NEW YORK (Reuters) - A 16th-century painting of Christ set a record for Italian artist Girolamo Romanino at Christie’s Old Masters auction late on Wednesday when it sold for $4.6 million.
“We are delighted with the world auction record of $4.6 million,” said Nicholas Hall, co-chairman of Old Masters and 19th-century art at Christie’s auction house. He said the masterpiece was the most important work by the artist to come to market in more than a decade.
It was the top lot of the $12.5 million sale, which also set a record for artist Philippe de Champaigne, whose painting “The Holy Family with a Sparrow” fetched more than twice its $250,000 estimate.
In February, a U.S. District Court restituted Romanino’s “Christ Carrying the Cross” to the heirs of Federico Gentili di Giuseppe, a Paris-based Jewish-Italian businessman and art collector who died in 1940.
It was returned to Gentili di Giuseppe’s heirs only weeks ago, capping a more than decade-long process that began with a 1999 Parisian court ruling that nullified the 1941 sale of the his estate.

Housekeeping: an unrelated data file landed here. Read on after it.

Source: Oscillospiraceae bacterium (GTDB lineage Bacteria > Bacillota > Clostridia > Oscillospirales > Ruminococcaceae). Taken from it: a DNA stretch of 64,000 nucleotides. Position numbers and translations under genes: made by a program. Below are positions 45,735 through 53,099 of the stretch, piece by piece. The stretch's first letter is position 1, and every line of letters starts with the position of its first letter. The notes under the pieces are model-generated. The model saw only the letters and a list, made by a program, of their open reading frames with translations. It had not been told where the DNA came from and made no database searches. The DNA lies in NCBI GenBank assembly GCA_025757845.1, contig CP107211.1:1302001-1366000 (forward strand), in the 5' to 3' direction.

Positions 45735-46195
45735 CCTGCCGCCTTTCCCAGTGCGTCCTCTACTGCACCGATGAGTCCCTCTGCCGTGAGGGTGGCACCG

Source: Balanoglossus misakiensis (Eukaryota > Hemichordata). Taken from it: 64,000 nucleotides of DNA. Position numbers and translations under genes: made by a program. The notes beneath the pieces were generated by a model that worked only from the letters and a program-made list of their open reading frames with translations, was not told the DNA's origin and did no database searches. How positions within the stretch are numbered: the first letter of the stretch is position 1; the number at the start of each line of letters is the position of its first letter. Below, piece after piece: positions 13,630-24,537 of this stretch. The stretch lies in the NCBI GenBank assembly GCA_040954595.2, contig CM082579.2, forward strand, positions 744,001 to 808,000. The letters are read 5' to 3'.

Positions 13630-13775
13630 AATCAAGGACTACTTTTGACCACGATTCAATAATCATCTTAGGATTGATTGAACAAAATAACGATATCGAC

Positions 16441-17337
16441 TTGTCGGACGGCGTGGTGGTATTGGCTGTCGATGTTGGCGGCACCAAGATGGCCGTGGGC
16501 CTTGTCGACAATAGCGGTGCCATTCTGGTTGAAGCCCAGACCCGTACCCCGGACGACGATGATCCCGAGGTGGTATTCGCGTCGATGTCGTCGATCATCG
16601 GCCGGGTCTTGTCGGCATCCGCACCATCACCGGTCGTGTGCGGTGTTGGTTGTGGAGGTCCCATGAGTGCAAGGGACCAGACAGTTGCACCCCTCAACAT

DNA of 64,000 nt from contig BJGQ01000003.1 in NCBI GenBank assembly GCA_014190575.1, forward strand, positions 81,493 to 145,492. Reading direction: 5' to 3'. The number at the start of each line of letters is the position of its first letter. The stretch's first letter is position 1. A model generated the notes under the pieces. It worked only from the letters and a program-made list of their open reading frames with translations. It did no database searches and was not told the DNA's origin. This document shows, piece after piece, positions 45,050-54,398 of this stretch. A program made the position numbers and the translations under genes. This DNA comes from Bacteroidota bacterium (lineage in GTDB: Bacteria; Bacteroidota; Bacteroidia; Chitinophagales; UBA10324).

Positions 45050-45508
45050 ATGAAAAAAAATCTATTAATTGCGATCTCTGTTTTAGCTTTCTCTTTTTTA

Several institutions, led by the Metropolitan Museum of Art, had works in the sale.
Two works by 18th-century French landscape artist Hubert Robert, “The Ruins” and “The Old Bridge,” sold as a pair, fetched $1,874,500 including commission, well above the estimate of about $1 million.
A depiction of four figures representing the four seasons and credited to a follower of Giuseppe Arcimboldo had a presale estimate of $50,000 and sold for $662,500.
A Sotheby’s sale on June 6 totaled $5.2 million.
This week’s Old Masters sales were smaller than this year’s winter auctions, which took in a combined $120 million.
Sotheby’s upcoming Old Masters sale in London will be led by “The Feilitzsch Altarpiece” by Lucas Cranach the Elder, which carries an estimate of up to six million pounds (US$9.2 million).
Similarly, Christie’s Old Masters sale in London will feature John Constable’s “The Lock,” which has an estimate of 20 million to 25 million pounds (US$30 million to $40 million).
Reporting by Chris Michaud; editing by Patricia Reaney